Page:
CEO Talks Inspiration Behind Industrial Design

Bryce Rutter, Metaphase Design CEO, shares how the company aims to improve patient quality of life through industrial design.

Katie Pfaff

August 27, 2022

4 Min Read
Image courtesy of Oakozhan / Alamy Stock Photo

Bryce G. Rutter, PhD, founder and CEO of Metaphase Design Group Inc., shares his daily work practices, inspiration from nature, and what makes work in the design of medical devices meaningful in this Q&A.

MD+DI:  What made you want to become an industrial designer on the medical side?

Rutter: Of all the different types of products I have designed, I love medical products the most. It’s very rewarding to know that you are helping to improve the quality of healthcare. From helping people live longer independently and with dignity to taming state-of-the-art technologies so they are intuitive, easy-to-use, and seamless extensions of our bodies…now that’s fun stuff!

MD+DI: How long have you been in the industry and when did you first become interested?

Rutter: As early as I can remember I was always fascinated by how things were made. I love tearing products apart and looking at how they are manufactured and how they work. These were the seeds of my career specializing in the design of ergonomic medical devices and systems that work the way people think, feel, and behave. I started my design career in 1980 after graduating with a Master of Industrial Design degree at a Toronto-based industrial design consulting firm designing medical products, then returned to university for my PhD in kinesiology in motor learning specializing in hand function, then started Metaphase in 1991 specializing in high-touch, ergonomically designed medical and consumer products.

MD+DI: How do you maintain a healthy work-life balance?

Rutter: As an owner of a design and human factors consulting agency, it is a challenge. What works for me is to leave work at the office and when I get home, put the mobile devices away because if my smartphone is within arm’s reach, I will go down the rabbit hole in a heartbeat.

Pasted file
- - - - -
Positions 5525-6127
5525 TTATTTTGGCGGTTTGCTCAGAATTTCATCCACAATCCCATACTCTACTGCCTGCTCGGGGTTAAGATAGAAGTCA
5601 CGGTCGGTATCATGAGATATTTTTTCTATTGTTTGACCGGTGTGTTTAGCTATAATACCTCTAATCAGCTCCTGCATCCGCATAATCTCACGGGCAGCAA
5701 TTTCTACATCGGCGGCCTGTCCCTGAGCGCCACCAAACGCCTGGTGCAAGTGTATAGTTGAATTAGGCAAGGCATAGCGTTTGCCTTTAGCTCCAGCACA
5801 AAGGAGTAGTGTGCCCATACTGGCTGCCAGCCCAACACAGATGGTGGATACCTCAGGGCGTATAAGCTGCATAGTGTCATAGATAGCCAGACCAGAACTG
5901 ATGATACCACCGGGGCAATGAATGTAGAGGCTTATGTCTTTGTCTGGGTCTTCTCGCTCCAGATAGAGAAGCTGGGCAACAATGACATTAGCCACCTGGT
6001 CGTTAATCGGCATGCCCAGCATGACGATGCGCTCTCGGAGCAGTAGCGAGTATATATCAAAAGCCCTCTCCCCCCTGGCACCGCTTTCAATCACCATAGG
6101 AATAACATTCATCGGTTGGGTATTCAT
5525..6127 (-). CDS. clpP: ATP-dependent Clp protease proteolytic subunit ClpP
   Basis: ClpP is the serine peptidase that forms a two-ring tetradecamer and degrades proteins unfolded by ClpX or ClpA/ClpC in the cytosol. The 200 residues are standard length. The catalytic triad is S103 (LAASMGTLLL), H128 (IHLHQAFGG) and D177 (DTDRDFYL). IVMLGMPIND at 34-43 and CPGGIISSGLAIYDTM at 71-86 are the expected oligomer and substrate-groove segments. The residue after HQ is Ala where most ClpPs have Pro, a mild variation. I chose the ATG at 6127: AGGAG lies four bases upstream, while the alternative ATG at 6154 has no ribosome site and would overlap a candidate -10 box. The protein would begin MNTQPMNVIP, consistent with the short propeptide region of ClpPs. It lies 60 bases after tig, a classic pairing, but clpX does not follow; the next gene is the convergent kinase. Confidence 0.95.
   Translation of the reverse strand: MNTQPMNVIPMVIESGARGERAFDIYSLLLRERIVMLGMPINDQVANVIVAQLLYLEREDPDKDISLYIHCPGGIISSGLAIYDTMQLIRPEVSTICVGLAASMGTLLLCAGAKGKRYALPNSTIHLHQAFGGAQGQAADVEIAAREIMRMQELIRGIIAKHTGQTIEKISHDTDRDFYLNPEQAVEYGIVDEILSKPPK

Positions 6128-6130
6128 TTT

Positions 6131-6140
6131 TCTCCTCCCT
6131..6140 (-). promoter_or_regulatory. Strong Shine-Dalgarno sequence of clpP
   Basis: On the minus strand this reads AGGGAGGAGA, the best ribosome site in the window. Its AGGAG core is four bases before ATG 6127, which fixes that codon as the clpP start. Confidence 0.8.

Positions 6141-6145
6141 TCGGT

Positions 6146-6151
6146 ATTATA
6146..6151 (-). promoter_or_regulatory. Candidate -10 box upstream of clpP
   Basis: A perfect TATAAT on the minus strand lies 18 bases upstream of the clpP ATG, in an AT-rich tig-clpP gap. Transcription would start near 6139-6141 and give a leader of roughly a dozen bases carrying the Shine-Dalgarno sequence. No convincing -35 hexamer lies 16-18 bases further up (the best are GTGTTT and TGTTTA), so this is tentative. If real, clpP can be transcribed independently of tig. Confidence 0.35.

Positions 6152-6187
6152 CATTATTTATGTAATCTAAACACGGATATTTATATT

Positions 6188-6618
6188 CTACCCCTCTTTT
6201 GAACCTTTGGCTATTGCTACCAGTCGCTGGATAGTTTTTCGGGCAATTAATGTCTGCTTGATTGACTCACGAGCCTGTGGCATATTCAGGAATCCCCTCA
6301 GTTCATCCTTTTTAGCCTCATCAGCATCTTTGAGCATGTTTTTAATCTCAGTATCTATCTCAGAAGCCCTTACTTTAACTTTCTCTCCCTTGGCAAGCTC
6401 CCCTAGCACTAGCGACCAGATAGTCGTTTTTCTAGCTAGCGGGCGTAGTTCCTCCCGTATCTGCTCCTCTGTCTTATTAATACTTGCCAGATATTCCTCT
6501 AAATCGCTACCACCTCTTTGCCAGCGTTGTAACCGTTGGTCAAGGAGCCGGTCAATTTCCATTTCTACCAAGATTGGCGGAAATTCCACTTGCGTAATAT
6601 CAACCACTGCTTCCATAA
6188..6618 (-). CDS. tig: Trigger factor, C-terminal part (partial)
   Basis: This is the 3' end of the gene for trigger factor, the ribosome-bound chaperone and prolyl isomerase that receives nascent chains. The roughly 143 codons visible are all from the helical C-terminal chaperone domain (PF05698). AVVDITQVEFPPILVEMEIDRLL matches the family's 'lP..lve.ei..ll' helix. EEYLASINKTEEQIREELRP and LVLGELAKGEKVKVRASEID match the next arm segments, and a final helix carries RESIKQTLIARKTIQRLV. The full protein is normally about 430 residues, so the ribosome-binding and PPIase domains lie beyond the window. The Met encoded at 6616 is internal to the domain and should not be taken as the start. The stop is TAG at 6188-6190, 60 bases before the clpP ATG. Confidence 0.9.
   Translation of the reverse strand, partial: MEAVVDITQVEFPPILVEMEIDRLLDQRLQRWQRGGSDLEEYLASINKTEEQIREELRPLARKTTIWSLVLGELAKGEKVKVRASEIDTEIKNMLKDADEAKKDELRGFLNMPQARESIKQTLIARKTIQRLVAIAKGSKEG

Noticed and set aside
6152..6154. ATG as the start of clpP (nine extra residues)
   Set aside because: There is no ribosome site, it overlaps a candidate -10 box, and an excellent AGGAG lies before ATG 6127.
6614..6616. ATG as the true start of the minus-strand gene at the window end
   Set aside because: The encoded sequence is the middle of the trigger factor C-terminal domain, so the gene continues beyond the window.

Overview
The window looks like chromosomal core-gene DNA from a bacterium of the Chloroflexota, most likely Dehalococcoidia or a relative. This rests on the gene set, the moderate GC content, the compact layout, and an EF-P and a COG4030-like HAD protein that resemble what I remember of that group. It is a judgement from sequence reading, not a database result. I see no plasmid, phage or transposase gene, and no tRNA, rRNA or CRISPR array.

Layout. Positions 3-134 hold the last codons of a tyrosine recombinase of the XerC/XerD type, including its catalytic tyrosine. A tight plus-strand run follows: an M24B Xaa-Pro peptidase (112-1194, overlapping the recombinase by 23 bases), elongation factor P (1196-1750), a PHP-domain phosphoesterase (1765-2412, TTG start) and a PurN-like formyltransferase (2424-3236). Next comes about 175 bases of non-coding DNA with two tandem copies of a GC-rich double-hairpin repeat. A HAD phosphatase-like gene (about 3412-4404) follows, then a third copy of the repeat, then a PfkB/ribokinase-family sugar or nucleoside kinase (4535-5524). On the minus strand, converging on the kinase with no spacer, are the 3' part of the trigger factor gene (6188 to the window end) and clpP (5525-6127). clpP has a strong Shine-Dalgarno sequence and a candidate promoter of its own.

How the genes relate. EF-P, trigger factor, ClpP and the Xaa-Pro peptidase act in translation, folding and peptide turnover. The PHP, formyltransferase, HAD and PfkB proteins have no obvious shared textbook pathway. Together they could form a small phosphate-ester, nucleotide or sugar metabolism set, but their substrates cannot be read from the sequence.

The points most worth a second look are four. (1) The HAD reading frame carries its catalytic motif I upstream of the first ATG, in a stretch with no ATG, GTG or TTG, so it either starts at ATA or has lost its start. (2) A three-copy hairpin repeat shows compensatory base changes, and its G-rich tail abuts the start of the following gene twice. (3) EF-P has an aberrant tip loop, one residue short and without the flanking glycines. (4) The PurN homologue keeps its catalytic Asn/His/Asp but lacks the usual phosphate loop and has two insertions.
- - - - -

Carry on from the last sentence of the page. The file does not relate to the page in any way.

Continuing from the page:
MD+DI: What time do you start your day and why that time?

Rutter: I start my day at 7 AM when I naturally wake, have a cup of coffee, spend some time with my wife watching the newsfeed, and get to the office by 9 AM.

MD+DI: Do you have any work mantras or approaches that guide or ground you throughout your day?

Rutter: At Metaphase all of us share one common work mantra, or what we call our Core Values, that guide how our team collaborates with each other and with our clients: Honesty, Respect, Responsive, and No Shortcuts.

MD+DI: What have you learned about design that you did not know before going into the space?

Rutter: I've learned that the same fundamental skills of creativity and design we use in medical product design are pretty handy when applied to everyday living. Design thinking continues to expand my point of view and affords me with an excellent toolbox of techniques for analyzing complex problems which are very common in the med–surgical space.

MD+DI: What motivates you each day, or what helps to motivate your teams daily?

Rutter: The vast majority of all products we work on help bring good design to everyone. Having seen surgeons, nurses, caregivers, and patients use products that we have designed that don't erode their dignity day by day and that are simple and intuitive to use brings great joy and satisfaction to me in my purpose of life.

MD+DI: Do you take inspiration from any source for innovation? If so, what, and how does it inspire you?

Rutter: My biggest source of inspiration comes from nature. Some of the cleverest innovations had their genesis in a plant, bug, or animal. On each project, we commonly look for how the problem we are addressing has been addressed by mother nature herself. These serve as metaphors leading to man-made adaptations of the same thing found in nature.

MD+DI: What are you most excited about in the future of design?

Rutter: I'm really excited about what's going on in robotic surgery and augmented reality. Combined, these shape one of the new frontiers in surgical systems and surgical performance. I'm equally excited about the push to bring self-diagnostics into our homes so we can take proactive care of ourselves. 

MD+DI:  What is one of the greatest challenges you are seeing in design?

Rutter:  As healthcare products and systems become more sophisticated, they also become more complicated and require highly specialized skill sets throughout the new product development process to get it right. One of the biggest challenges in NPD is staffing and running these complex high-fidelity teams…but that is also what makes my job the coolest on the planet!


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